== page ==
“Manufacturers want their food processes protected from foreign materials in the plant environment and within the actual process equipment through sanitary design and proven sanitation procedures,” points out Gregg Coleman, president of InLine Engineers, a Gray company. “Processors drive quality in their process through documented and verified procedures at all operational units and critical control points.”

Traceability has become progressively important to ensure the safety of the food supply, especially in recall scenarios. Advancements in traceability allow food processors to have visibility into the source of their food from farm to table. Manufacturers are also adding sensor data into traceability data, not just to track critical control points, but also to confirm temperatures for product storage, specifically in cold storage facilities. The verification of these temperatures can lead to better quality and improved customer satisfaction, not to mention overall food safety.

In today’s landscape, companies are moving beyond exploring what new technology can do and are instead determining how they can integrate it. If not, they will fall behind others in the space that are making the technology investment toward stronger food safety measures.

Challenges Ahead
There’s no way around it — food and beverage companies face growing uncertainty ahead. From a global perspective, trade tensions are expected to continue for the foreseeable future impacting both supply and demand. The labor market, both with rising wages and tight availability of workers, is also cause for manufacturers to look toward innovative solutions to stay relative and compete in the global marketplace.

Still, keeping up with food safety and consumer demand is arguably the greatest challenge for food and beverage processors. Many of the changes in regulation and food safety are driven heavily by consumers.

Tackling big data and understanding how to adopt blockchain and IIoT also weigh heavy on all companies, but food processors must embrace the challenge. Traditionally, food processors have adopted technologies behind their counterparts in other industries. Food processors that decide to invest now will see a greater pay off from these technologies as they permeate the marketplace.

Other areas hitting the industry are distribution (logistics) and supply chain infrastructure. While all of these challenges have the potential to make or break some operations, they also present numerous opportunities for companies to consider strategic investments in their future.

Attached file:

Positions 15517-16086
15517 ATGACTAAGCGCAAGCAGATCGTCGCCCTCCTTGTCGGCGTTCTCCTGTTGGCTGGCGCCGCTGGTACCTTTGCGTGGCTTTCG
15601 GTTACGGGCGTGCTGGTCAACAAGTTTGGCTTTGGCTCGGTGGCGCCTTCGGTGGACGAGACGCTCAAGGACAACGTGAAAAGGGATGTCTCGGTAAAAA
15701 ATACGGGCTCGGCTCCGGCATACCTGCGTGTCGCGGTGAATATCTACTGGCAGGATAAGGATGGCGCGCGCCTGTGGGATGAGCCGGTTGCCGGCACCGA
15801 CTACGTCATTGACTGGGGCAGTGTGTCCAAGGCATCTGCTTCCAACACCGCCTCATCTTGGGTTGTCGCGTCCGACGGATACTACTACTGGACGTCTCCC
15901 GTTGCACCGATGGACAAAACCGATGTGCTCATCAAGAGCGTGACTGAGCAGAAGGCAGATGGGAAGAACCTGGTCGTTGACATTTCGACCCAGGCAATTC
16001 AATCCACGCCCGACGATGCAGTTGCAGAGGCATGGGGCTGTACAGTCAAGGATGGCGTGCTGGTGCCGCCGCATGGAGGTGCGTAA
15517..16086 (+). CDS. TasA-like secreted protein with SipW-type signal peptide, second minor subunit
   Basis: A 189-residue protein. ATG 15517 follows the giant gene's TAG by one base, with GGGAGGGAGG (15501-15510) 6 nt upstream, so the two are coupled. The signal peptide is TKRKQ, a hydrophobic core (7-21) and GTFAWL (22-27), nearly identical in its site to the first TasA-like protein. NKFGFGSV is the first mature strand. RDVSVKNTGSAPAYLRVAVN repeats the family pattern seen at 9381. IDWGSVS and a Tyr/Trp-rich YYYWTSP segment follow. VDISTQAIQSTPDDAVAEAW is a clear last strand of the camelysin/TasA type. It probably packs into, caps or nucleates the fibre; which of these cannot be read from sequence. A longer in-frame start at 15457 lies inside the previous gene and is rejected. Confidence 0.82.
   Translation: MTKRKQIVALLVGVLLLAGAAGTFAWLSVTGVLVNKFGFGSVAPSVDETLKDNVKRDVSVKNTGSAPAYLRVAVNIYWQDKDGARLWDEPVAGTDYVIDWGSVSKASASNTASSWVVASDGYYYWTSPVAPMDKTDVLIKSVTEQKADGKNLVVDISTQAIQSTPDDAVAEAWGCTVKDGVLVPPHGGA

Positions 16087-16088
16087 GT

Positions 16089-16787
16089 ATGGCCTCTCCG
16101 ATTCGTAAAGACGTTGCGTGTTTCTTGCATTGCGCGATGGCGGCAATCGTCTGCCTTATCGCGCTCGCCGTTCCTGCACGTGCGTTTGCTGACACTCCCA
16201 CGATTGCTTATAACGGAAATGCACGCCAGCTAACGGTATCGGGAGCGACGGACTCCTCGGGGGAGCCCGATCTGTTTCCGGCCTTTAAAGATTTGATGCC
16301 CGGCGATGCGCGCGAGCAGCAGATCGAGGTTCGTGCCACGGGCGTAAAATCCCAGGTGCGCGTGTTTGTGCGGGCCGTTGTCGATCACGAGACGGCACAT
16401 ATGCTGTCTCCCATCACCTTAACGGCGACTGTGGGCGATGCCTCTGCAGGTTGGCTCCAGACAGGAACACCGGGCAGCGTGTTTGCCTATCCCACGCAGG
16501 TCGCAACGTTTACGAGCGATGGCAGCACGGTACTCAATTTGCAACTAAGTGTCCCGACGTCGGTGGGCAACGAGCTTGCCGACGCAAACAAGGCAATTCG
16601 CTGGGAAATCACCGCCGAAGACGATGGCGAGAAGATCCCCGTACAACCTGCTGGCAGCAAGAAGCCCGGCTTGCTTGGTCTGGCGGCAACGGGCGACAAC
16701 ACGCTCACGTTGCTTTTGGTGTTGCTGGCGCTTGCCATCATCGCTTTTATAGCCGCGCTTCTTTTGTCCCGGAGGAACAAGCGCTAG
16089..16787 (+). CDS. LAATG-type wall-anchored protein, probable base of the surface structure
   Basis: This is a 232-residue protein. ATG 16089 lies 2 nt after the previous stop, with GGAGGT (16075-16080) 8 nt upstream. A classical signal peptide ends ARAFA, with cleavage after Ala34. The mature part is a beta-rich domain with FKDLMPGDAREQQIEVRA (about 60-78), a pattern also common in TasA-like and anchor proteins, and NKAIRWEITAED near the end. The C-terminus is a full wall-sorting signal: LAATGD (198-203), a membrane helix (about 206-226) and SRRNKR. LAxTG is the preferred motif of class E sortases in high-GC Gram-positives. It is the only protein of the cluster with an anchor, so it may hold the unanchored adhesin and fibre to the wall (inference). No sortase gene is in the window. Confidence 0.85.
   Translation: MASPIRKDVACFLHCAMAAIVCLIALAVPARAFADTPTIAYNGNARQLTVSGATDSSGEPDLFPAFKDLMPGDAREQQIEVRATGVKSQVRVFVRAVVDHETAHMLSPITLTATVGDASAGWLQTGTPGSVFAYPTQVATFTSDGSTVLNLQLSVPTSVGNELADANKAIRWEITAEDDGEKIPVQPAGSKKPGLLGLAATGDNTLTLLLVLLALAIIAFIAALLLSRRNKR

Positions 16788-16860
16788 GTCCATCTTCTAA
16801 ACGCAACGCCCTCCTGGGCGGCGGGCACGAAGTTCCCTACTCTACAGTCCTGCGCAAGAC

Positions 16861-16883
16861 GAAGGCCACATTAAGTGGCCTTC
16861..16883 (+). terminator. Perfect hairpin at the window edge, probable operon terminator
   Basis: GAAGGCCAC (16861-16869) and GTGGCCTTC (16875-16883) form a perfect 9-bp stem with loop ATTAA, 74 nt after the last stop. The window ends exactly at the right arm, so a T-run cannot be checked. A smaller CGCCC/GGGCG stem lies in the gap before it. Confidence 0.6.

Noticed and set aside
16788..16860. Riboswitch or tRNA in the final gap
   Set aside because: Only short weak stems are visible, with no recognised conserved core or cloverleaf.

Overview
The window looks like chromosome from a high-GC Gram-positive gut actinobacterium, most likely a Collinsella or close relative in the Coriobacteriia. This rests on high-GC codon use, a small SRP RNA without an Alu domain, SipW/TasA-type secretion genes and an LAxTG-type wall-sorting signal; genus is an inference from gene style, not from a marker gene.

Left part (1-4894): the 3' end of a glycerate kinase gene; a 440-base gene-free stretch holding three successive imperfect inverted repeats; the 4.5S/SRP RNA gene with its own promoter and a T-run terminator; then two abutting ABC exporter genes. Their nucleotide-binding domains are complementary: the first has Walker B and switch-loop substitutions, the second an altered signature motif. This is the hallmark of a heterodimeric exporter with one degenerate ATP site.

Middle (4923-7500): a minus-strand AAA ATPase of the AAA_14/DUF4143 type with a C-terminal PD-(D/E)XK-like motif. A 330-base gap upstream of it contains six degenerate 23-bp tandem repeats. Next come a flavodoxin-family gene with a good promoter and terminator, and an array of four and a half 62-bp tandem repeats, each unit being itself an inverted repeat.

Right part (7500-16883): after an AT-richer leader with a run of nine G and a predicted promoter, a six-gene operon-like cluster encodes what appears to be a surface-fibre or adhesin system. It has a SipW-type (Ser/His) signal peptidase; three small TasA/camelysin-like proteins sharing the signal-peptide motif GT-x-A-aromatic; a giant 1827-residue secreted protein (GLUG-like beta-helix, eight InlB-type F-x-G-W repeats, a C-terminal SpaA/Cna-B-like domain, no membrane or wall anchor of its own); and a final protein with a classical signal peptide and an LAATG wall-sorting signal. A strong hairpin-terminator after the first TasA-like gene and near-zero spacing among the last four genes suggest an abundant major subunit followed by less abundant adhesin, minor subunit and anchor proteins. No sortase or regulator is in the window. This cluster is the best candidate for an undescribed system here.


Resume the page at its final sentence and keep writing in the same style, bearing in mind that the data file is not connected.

Looking Into the Future
Future food processing will continually hold food safety in the highest regard, always looking to improve sanitary procedures and conditions in operations to reduce any potential risks. While the actual production processes may not change significantly, Coleman believes there will be a greater awareness of energy consumption and waste reduction.

According to Brian Bernard of Spec Engineering, a Gray company, there will be two distinct areas of focus in the near future. For starters, there will continually be a rise of more locally sourced products to consumers, with a focus on wholesome and natural ingredients. Secondly, large-scale processors of protein (e.g., plant-based) and sustainable ingredients derived from agriculture and processing will increasingly work together.

“Automation and digital technology adoption will be the largest shifts in food processing from its current state,” says Mattox. “Similar to other sectors, the food industry is dealing with labor shortages across the world. Some processors are looking at automation to alleviate their labor concerns in order to expand capacity. Processors will continue to invest in automation in order to meet evolving consumer tastes.”

He continues: “Processors will also begin investing in two very specific processing models — one for mass production and another platform to deliver highly customized products. Companies that are strategic in this investment model will have the upper hand as the market evolves.”

Even with all the automated elements, processors must remember that food is very personal to consumers. From the research and shopping to the actual cooking and consumption of food, consumers truly make an experience out of food. The processing challenge lies in balancing customization, technology, safety, and quality to ensure personalization expectations are met.

Additionally, smaller companies can penetrate broad markets easier today than ever before, and smaller producers are now faced with the challenges of their larger, older competitors. Despite changes, the future of the food and beverage industry holds promise and opportunity for every facet — lab-grown plant and animal proteins, ready-to-prepare meals on your doorstep, healthy-eating trends that change with the seasons, and a transparent and traceable food supply. The food and beverage industry has never been more exciting — or more challenging. The next few years are sure to bring radical transformation.

About Gray
Gray is a fully integrated service provider deeply rooted in engineering, architecture and construction services. As a family-owned company, Gray focuses on the food and beverage, manufacturing, automotive, distribution, and commercial markets for domestic and international customers. In recent years, Gray has made a strong claim in the food and beverage market with the addition of InLine Engineers for trusted engineering expertise in complete end-to-end process and packaging line functionality, Spec Engineering for prefabrication of various process equipment assemblies and enhanced process equipment component engineering, and also formed Gray Solutions for complete digital solutions.